If you have the time to reverse-engineer the original firmware you can easily make your own malicious version, and all you need is 30 seconds of access to the car's CAN bus (via the diagnostic port) to install the new firmware. Of course, you can use the radio as an entry point (for example, by exploiting vulnerabilities in its MP3 decoding functions) to get onto the CAN bus and install malicious firmware on other controllers. The only security is obscurity of the protocol which decays over time.

Finally I don't think there is an efficient way of securing the CAN bus - encryption and authentication won't do much - it will indeed prevent intrusions on the bus (such as a rogue device connected to the diagnostic port) but won't prevent against compromising a device that's supposed to have access to the bus (like the radio) which would be the main entry point of an attacker.

About installing firmware, requiring a unique passphrase printed in the car's documents before any firmware can be installed is a good solution, it will prevent a compromised device on the bus from compromising other devices, while still allowing the legitimate owner of the car to tamper with the firmware if they want to (because having to pay 300€ and often more to the dealer to replace a lost key or reprogram an used controller is what I would call getting ripped off).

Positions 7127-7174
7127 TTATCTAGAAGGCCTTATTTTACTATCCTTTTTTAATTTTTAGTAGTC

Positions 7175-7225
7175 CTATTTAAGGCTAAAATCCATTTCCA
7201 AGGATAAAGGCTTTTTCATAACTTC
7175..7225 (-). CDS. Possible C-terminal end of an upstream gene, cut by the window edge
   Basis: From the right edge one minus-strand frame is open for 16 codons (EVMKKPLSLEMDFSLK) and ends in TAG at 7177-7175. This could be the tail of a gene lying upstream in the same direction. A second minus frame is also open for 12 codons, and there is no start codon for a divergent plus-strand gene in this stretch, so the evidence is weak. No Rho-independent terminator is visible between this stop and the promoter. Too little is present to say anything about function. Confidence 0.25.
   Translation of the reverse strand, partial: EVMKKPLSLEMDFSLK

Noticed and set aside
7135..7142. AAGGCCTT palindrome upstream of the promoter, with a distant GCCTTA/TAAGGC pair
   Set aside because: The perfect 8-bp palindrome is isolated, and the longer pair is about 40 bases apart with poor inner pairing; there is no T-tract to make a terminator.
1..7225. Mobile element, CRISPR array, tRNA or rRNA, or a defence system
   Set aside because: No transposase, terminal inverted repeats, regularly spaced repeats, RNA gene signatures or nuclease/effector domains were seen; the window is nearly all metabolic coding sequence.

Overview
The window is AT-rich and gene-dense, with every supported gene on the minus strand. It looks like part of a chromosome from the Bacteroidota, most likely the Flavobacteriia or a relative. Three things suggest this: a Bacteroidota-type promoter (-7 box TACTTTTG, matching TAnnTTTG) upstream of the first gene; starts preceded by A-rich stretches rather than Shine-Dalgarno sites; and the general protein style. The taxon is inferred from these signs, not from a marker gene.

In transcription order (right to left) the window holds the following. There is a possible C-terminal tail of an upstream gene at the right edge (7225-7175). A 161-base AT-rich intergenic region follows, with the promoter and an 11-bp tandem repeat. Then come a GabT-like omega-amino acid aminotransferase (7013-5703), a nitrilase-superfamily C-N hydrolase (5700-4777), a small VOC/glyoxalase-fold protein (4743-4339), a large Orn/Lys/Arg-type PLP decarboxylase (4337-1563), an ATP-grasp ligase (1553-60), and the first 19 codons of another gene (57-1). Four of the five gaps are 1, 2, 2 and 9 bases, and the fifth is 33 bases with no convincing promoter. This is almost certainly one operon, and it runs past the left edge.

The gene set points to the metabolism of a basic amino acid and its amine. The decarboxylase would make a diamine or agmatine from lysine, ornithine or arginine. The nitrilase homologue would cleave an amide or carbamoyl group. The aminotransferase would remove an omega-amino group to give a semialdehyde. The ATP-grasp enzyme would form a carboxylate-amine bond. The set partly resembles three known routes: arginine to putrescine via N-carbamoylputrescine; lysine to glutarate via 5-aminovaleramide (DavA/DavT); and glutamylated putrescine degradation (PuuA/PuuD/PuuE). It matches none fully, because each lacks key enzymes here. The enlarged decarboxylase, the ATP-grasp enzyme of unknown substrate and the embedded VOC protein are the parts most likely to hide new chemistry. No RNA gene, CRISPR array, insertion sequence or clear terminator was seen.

• I thought an "intermediate device" developed by the car manufacturer could prevent this kind of attack. That means the access to the CAN bus gets controlled by a device between each "foreign" device and the CAN bus. This intermediate device would not do much. It would only check if the device sends its identifier and eventually if it sends too many packages. The intermediate device should have the possibility to cut the access to the CAN bus. Isn't that an efficient way of securing the CAN bus against this simple attack? – Martin Thoma May 8 '15 at 7:17
  • @moose you're talking about some kind of firewall. The problem is that if you can compromise a device, there's also a good chance you can compromise the firewall, and the gateway that connects different buses together already does this. Rather than developing such firewalls, car manufacturers should rather harden their firmware and use some real crypto instead of obscurity. That will also make the immobilizer an actually useful feature instead of something that causes extra costs while able to be disabled by a simple "immo off" button. – user42178 May 8 '15 at 9:40
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Sending "0", thus, forcing the bus in a dominant state is an attack on availability. Consequently, every time another device wants to send, the bus arbitration algorithm tells it to back off. No message will get on the bus.

What is the consequence for the vehicle? When turning on the ignition, the security module and the Engine Control Unit (ECU) have to talk. If they can't talk, nothing will happen. If the attacker forces floods a bus at some point during driving, it is treated like a faulty bus. Fault tolerance will take care the the subsystem shuts down correctly and without hazard for the passengers.